• The literature and published company documents (e.g. annual reports, company journal, and company magazines) are cited as book or journal articles. For example: (Astra International, 2011).
  • Unpublished company documents are listed in the reference list but annotated there and in in-text citations as [Astra Archival Record].
  • I have improved the in-text referencing for the interviews. As an illustration, an in-text reference from a single interview is written as (Pongoh, interview, 2011). If the citations are sourced from more than one interviewee, the in-text reference will be (interviews: Martono, 2011; Pongoh, 2011; Liman, 2011). All interview quotes cited in the thesis are provided in appendices D (MSME program), E (POLMAN program), and F (PALMOIL program). In the reference list, the interviews are categorised under point 2: Interviews.
  • Appendices in the revised version are also improved:
    • A list of observations is added as Appendix C.
    • Interview quotes (appendices C, D, E, and F) in the original thesis were reordered. In the revised version they are restructured into appendices D, E, and F, capturing interview quotes for the four research questions and grouped for each case (MSME program, POLMAN program, and PALMOIL program), respectively.
    • Other appendices remain the same.

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Posted in Always There Is a Way Out, I. Many Dreams Come True, II. I Raise and Fall, III. A Journey to A PhD, Keeping Hopes – Conquering Uncertainty, Taking Risk – Unfolding Life Mystery | 1 Comment

What the examiners said

In Australia, a thesis must be submitted to three examiners: one in the University and two external, one of whom must be overseas. The comments are sent back to the examinations committee, who decide whether the candidate's thesis is

  1. Acceptable as-is (uncommon)
  2. Acceptable with minor revisions (most common, and what I got)
  3. Acceptable only with major additional work and re-submission.
  4. Unacceptable.

Here is the bulk of the examiners' comments on the submitted version of my thesis. The final, revised, version, of course, attempts to correct the shortcomings noted by the examiners.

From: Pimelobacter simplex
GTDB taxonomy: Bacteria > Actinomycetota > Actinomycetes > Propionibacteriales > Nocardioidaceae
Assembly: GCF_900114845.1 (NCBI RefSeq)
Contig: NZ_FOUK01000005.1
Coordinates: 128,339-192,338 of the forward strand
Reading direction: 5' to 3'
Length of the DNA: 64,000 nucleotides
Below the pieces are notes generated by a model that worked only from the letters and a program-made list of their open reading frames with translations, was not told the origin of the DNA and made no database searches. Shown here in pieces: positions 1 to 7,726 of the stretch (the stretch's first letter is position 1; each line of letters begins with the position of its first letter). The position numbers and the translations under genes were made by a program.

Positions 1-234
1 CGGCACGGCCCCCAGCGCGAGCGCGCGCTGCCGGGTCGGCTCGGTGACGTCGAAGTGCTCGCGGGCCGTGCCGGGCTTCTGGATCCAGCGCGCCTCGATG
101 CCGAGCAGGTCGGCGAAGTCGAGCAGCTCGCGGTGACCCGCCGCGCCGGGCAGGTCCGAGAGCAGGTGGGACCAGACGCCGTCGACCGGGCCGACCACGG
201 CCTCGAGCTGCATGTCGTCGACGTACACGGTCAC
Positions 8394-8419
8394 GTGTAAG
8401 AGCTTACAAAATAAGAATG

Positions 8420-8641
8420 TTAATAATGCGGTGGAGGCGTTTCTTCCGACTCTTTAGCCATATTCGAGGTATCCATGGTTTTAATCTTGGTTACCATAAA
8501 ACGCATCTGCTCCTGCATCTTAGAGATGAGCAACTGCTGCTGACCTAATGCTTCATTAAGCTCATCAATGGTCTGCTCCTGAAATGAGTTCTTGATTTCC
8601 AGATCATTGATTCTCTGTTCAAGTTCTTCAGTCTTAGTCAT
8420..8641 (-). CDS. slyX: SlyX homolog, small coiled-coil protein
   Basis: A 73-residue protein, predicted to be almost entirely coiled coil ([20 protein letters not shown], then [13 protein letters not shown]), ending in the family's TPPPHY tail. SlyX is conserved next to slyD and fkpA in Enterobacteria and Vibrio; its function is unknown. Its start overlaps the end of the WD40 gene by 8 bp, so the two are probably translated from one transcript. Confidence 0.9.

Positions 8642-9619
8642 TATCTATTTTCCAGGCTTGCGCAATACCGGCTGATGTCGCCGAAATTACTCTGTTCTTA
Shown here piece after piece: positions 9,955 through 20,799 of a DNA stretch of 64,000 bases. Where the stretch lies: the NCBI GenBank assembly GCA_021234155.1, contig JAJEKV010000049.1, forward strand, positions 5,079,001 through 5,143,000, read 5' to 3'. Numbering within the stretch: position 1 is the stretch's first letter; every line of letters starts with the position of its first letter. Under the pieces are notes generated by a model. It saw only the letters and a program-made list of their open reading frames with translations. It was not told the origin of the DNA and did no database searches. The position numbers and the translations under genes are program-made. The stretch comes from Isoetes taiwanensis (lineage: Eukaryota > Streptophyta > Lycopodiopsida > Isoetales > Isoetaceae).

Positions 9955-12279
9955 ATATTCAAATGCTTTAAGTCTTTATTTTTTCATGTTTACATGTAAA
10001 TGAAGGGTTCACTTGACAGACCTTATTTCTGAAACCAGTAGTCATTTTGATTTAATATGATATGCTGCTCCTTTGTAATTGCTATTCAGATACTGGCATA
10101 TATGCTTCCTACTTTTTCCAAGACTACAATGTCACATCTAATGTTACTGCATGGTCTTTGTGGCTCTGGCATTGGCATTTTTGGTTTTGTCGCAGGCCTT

Examiner 1 (University of Technology at Sydney)


The candidate demonstrated the ability to understand a vast area of research and clearly identify some of the problems in this area. He then went on to develop some novel solutions to these problems.

The contents were definitely sufficiently substantial and broad-ranging to allow coverage of the field. The only difficulty was that the field was so large (the title of the thesis says it all) that the candidate's achievements tended to be isolated. This meant the thesis, although it did present a broad review of the field, did not present a coherent set of contributions. I suspect that the original goal of the thesis was far too ambitions, so the candidate ended up making a number of disconnected original contributions. The thesis does contain material suitable for publication and indeed a number of papers have been published.


The candidate did display sufficient knowledge of the area and a capacity for clear thinking. He was also able to demonstrate a superior ability for analysis and design.

Presentation The thesis was well planned and presented.

[Specific technical comments elided.]

Examiner 2 (Adelaide University, Australia)

Chapters 1 and 2 of this thesis are well-written, provide good motivation and introduction, and present clear explanations of background material. Clearly most relevant literature in the area has been surveyed.

Chapter 3 begins with a good perspective of dataflow history (but I would point out that the discussion of phased actors should have a more detailed comparison with the I-structures used by Arvind's MIT dataflow group since 1978). The chapter sets out to provide a more formal notation and semantics for dataflow process networks, a useful goal. However, in many cases, the semantic definitions are unclear. For example, ..... [several technical points elided]. In summary, such definitions need to be expressed more rigorously. Overall, however, chapter 3 provides a useful description of phased actors which is capable of some interesting characterizations.

Chapter 4 describes a new and interesting visual syntax for Haskell. The development is very thorough; visual syntax for some quite difficult aspects of higher-order functional languages is presented in a convincing manner.